Ben’s class were cutting up number tracks. First they cut them into twos and added up the numbers on each piece. What patterns could they see?
Work out Tom's number from the answers he gives his friend. He will
only answer 'yes' or 'no'.
Which is quicker, counting up to 30 in ones or counting up to 300 in tens? Why?
What is the lowest number which always leaves a remainder of 1 when
divided by each of the numbers from 2 to 10?
Can you work out what a ziffle is on the planet Zargon?
56 406 is the product of two consecutive numbers. What are these
This big box multiplies anything that goes inside it by the same number. If you know the numbers that come out, what multiplication might be going on in the box?
Look at what happens when you take a number, square it and subtract your answer. What kind of number do you get? Can you prove it?
The Scot, John Napier, invented these strips about 400 years ago to
help calculate multiplication and division. Can you work out how to
use Napier's bones to find the answer to these multiplications?
What is the sum of all the three digit whole numbers?
There are over sixty different ways of making 24 by adding,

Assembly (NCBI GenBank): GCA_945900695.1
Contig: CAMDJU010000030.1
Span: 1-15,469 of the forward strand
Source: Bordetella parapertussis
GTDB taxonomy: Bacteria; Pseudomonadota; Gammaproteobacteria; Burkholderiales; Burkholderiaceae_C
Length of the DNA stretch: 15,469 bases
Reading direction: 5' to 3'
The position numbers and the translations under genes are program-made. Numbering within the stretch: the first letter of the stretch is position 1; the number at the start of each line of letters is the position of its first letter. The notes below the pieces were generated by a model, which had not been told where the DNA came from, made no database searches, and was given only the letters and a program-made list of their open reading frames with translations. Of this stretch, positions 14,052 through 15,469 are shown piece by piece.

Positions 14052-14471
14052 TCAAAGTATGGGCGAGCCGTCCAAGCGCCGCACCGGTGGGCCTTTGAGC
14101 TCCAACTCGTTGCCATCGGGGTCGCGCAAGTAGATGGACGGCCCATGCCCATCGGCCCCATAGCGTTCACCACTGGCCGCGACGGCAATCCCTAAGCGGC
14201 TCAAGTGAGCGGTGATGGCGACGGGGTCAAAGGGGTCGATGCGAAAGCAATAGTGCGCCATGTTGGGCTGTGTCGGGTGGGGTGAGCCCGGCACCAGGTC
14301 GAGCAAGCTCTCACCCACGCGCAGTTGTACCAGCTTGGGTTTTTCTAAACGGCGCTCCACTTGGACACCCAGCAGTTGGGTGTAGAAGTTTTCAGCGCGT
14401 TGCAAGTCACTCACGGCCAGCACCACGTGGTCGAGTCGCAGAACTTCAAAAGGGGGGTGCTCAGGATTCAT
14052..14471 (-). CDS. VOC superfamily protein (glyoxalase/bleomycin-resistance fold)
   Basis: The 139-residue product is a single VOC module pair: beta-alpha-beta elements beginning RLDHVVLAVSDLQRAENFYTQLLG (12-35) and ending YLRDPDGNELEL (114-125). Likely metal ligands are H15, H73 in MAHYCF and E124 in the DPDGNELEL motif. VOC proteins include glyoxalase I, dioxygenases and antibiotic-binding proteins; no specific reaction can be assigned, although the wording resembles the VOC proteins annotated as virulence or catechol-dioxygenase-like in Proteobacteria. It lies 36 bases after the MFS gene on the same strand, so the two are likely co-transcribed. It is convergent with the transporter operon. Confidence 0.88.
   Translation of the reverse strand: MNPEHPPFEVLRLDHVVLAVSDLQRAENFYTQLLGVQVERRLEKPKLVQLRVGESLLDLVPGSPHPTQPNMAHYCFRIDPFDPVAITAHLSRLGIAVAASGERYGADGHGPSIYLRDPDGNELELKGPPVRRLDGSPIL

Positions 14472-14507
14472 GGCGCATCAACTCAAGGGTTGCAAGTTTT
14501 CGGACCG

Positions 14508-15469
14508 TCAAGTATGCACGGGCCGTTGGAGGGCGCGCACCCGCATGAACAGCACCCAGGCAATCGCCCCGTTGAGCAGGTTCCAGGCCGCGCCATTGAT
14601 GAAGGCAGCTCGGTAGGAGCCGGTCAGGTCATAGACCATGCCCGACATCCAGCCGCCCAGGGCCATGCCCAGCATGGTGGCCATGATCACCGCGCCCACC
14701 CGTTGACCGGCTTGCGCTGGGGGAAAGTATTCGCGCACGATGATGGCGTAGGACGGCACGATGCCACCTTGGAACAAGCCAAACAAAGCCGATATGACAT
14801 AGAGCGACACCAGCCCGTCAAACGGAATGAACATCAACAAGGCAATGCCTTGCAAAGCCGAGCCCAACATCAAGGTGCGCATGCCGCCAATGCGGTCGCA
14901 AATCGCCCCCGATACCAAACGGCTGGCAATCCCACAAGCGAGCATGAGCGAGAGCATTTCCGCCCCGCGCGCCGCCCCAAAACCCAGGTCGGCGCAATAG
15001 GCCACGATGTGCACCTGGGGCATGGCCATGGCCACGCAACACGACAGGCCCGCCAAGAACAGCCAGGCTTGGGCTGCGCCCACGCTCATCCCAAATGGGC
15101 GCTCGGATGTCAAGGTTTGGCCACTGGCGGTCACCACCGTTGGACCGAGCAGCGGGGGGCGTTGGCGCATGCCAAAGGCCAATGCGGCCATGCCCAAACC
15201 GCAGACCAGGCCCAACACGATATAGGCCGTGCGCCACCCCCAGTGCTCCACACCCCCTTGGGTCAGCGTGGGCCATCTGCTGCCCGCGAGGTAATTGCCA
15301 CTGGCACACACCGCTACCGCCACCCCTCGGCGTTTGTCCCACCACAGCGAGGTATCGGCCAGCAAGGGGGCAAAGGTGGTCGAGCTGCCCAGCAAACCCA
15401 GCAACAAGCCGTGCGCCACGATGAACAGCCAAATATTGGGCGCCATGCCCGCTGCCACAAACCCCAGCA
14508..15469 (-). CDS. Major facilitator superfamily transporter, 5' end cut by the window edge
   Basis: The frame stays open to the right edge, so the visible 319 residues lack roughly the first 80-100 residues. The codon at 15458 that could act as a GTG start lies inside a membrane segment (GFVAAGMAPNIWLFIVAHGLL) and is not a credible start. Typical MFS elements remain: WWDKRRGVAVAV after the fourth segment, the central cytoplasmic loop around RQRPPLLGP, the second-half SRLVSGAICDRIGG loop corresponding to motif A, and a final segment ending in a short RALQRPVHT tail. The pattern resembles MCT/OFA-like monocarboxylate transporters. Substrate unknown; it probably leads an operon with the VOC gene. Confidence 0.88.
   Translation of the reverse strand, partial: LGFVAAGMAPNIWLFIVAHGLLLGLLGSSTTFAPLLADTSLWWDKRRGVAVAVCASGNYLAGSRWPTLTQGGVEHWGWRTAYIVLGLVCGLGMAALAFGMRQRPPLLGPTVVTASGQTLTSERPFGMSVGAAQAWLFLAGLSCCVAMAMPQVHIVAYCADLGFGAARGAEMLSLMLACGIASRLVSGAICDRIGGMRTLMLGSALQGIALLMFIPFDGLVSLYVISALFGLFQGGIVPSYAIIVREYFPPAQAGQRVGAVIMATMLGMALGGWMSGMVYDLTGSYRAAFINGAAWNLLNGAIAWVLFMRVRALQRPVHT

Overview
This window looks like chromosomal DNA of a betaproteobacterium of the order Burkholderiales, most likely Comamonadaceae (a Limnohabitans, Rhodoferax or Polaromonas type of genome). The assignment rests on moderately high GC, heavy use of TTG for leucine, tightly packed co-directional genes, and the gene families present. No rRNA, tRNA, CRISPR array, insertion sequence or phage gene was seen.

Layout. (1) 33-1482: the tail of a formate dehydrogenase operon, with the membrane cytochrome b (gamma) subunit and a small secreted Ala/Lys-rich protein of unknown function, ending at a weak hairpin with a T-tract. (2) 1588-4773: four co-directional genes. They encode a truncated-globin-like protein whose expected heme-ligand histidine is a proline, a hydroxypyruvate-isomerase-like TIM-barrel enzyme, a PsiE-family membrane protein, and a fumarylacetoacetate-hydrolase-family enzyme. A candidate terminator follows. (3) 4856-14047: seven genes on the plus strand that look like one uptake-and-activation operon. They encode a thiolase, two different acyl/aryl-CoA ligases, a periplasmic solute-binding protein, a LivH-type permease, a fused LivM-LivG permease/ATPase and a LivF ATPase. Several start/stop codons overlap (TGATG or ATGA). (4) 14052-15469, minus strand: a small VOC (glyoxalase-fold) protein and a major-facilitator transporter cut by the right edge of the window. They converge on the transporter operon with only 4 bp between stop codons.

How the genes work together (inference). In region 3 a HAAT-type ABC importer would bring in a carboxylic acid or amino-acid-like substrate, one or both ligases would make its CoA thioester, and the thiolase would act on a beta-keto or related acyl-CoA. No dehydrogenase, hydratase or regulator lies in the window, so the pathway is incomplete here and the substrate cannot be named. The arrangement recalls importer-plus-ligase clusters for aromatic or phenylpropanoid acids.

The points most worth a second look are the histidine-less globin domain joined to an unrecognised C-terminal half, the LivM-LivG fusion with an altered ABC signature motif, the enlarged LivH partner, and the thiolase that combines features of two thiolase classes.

subtracting, multiplying and dividing all four numbers 4, 6, 6 and
8 (using each number only once). How many can you find?
Number problems at primary level that may require determination.
All the girls would like a puzzle each for Christmas and all the
boys would like a book each. Solve the riddle to find out how many
puzzles and books Santa left.
Can you see how these factor-multiple chains work? Find the chain which contains the smallest possible numbers. How about the largest possible numbers?
Look on the back of any modern book and you will find an ISBN code. Take this code and calculate this sum in the way shown. Can you see what the answers always have in common?
There are 44 people coming to a dinner party. There are 15 square
tables that seat 4 people. Find a way to seat the 44 people using
all 15 tables, with no empty places.
Can you arrange 5 different digits (from 0 - 9) in the cross in the
48 is called an abundant number because it is less than the sum of its factors (without itself). Can you find some more abundant numbers?
This problem is based on the story of the Pied Piper of Hamelin. Investigate the different numbers of people and rats there could have been if you know how many legs there are altogether!
On the planet Vuv there are two sorts of creatures. The Zios have 3 legs and the Zepts have 7 legs. The great planetary explorer Nico counted 52 legs. How many Zios and how many Zepts were there?
Use 4 four times with simple operations so that you get the answer 12. Can you make 15, 16 and 17 too?
A 3 digit number is multiplied by a 2 digit number and the
calculation is written out as shown with a digit in place of each
of the *'s. Complete the whole multiplication sum.
This task combines spatial awareness with addition and multiplication.